Jarosław Grzegorzek, amateur astronomer from Szczecin, discovered 4 supernovas from his little observatory. The latest one was discovered on the 9th of January 2016.The place, where the supernovas’ discovery took place, is very inconspicuous and looks like a garden shed. However, don’t be misled by appearances. The building’s roof is moveable and you can use the telescope from inside. Sky observation equipment is of medium-class but there have been great things that can be discoreved by using it. As Grzegorzek says, telescopes from abroad are sometimes 10 times more expensive.
What are supernovas?
The man is the first in Poland to discover supernovas using a telescope. But what are these things, actually?
Supernovas are explosive stars which explode at the end of their lives – explains our astronomist-hobbyist. – If the supernova exploded in our galaxy, we would see it during the day. If it exploded too close, it would mean the end of our civilisation. Fortunately, the supernovas we observe are very far away – 200, 300, 400 million light years from us, in the far galaxies. You could say that the supernovas I have been observing exploded in the times of dinosaurs and their light has only just reached us now.
A demanding hobbyThis space hobby requires a lot of effort and time. In order to discover 1 supernova, you have to take thousands of pictures.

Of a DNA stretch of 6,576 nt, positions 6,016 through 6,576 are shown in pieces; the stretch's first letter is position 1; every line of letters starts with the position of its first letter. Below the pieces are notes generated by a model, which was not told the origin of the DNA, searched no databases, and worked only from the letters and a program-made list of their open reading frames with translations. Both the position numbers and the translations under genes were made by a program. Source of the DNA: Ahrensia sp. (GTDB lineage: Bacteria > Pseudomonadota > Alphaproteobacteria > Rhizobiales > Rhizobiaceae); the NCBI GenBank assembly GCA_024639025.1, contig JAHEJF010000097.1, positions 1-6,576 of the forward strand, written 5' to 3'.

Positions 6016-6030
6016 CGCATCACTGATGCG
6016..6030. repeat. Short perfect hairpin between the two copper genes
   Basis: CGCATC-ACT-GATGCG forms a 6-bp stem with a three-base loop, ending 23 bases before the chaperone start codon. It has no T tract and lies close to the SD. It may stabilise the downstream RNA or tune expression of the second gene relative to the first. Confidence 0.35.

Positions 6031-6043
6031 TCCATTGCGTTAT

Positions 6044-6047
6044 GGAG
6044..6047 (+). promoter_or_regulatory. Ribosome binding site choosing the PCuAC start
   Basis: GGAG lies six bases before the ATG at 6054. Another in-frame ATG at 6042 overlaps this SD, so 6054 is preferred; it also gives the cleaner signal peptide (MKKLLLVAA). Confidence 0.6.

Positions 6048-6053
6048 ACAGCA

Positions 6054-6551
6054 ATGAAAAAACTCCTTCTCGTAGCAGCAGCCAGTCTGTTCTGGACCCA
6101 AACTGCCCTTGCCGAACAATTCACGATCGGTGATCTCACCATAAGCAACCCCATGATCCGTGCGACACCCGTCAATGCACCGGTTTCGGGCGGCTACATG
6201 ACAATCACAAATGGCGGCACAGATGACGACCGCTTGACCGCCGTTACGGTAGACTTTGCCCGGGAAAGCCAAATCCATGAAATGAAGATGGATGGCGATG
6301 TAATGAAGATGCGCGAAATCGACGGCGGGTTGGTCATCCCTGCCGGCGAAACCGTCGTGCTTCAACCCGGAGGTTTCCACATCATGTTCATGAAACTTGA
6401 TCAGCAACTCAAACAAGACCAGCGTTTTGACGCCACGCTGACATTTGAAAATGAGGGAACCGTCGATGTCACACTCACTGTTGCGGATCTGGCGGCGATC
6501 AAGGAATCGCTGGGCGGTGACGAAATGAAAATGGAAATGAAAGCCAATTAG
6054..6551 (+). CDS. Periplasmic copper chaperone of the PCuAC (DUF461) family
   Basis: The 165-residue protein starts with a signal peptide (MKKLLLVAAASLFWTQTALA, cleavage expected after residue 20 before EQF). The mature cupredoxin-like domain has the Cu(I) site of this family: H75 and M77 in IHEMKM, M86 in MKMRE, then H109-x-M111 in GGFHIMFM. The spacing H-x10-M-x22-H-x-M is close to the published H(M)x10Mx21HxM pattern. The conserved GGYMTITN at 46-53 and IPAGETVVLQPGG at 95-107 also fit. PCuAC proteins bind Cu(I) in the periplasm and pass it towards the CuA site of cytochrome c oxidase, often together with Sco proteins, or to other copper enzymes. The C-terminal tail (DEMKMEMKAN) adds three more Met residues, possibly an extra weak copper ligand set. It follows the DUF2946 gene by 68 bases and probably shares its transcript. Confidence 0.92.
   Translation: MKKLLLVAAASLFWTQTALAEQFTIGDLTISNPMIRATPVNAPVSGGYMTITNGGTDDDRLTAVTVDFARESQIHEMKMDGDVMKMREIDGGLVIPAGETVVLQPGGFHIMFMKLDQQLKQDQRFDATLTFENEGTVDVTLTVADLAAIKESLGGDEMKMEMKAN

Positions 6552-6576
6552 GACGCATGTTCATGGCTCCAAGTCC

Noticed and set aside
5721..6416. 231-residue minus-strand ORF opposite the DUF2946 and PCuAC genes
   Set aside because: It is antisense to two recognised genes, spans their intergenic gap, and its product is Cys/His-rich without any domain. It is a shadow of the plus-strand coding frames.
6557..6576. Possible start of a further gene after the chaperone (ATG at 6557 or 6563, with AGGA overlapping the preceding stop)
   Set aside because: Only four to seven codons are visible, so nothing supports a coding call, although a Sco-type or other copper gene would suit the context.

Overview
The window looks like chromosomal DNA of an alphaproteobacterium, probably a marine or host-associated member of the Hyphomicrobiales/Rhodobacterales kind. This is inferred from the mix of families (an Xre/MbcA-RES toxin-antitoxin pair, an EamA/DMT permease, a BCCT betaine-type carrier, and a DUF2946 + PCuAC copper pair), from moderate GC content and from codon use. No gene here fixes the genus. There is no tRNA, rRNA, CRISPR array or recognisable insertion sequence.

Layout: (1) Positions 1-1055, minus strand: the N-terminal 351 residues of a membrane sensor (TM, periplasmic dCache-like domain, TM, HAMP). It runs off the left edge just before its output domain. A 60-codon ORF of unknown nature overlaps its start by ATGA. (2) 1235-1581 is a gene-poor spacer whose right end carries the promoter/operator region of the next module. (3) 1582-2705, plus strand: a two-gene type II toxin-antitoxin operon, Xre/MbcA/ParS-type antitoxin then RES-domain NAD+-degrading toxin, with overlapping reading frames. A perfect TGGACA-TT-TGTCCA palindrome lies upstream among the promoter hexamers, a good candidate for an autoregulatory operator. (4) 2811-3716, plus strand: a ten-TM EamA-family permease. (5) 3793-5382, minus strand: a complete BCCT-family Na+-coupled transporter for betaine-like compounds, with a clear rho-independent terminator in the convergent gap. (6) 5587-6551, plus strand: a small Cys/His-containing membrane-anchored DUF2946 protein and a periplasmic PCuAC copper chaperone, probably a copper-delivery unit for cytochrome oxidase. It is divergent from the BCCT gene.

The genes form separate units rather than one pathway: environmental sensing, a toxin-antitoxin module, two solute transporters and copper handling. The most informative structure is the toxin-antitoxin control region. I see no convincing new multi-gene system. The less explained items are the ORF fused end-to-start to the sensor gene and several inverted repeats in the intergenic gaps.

I take a session and analyse these pictures by looking for the anomalies in the far galaxies’ appearance. There’s quite a lot of these pictures because you have to analyse around 10 thousand pictures in order to discover a supernova.
First such discovery in Poland
These are the first supernova discoveries from a Polish observatory. Poles had discovered them earlier but while abroad, says Grzegorzek.
The astronomist-hobbyist discovered his first supernova in October 2014 in galaxy UGC 12137. The latest one was discovered on the 9th of January 2016 in galaxy NGC 1171.
Without a huge number of friends on Facebook and many space pictures and links, there can be no doubt of Jarosław’s commitment to astronomy.